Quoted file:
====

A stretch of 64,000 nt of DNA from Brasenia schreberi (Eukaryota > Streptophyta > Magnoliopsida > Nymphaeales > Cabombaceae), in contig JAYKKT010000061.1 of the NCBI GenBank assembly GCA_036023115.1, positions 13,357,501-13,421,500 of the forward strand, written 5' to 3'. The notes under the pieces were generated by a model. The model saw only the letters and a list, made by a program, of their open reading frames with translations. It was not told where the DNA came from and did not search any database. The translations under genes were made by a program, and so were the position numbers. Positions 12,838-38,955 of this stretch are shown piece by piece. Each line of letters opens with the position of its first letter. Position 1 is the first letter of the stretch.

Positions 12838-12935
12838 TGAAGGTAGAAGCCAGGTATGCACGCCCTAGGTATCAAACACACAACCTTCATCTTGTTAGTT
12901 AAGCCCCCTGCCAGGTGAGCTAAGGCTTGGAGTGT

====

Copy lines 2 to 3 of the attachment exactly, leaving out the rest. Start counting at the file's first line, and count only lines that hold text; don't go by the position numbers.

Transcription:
Positions 12838-12935
12838 TGAAGGTAGAAGCCAGGTATGCACGCCCTAGGTATCAAACACACAACCTTCATCTTGTTAGTT